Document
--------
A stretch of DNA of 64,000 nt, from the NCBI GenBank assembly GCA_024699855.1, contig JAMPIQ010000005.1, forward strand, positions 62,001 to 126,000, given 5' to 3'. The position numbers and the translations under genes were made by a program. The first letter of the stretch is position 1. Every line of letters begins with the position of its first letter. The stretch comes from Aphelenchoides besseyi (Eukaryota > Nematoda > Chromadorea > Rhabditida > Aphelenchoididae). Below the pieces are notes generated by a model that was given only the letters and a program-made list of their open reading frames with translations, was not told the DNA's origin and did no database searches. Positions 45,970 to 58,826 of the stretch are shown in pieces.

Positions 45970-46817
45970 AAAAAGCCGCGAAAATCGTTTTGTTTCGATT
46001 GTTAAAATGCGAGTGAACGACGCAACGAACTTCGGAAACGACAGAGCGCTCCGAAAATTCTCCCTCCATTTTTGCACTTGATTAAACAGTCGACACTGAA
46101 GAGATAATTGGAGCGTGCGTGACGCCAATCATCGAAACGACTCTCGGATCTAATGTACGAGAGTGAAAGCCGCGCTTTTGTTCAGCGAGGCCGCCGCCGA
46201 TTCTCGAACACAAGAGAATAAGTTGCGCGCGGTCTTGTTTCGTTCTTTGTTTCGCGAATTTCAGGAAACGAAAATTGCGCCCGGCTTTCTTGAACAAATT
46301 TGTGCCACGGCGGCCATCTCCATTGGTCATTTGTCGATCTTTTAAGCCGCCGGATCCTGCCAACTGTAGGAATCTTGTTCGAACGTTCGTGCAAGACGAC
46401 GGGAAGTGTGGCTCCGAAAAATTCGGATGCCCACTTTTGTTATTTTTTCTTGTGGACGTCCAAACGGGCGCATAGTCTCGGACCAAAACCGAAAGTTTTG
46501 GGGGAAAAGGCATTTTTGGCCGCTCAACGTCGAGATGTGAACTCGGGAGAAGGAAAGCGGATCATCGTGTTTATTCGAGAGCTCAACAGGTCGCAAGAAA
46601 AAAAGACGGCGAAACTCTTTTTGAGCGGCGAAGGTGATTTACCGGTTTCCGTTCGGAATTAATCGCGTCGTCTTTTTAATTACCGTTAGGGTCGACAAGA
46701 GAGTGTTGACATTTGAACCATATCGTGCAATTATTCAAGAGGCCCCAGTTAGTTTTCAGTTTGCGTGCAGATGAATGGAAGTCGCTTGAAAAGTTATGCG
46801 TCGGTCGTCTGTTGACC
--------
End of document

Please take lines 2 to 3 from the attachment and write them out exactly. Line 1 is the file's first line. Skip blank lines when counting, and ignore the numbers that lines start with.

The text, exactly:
Positions 45970-46817
45970 AAAAAGCCGCGAAAATCGTTTTGTTTCGATT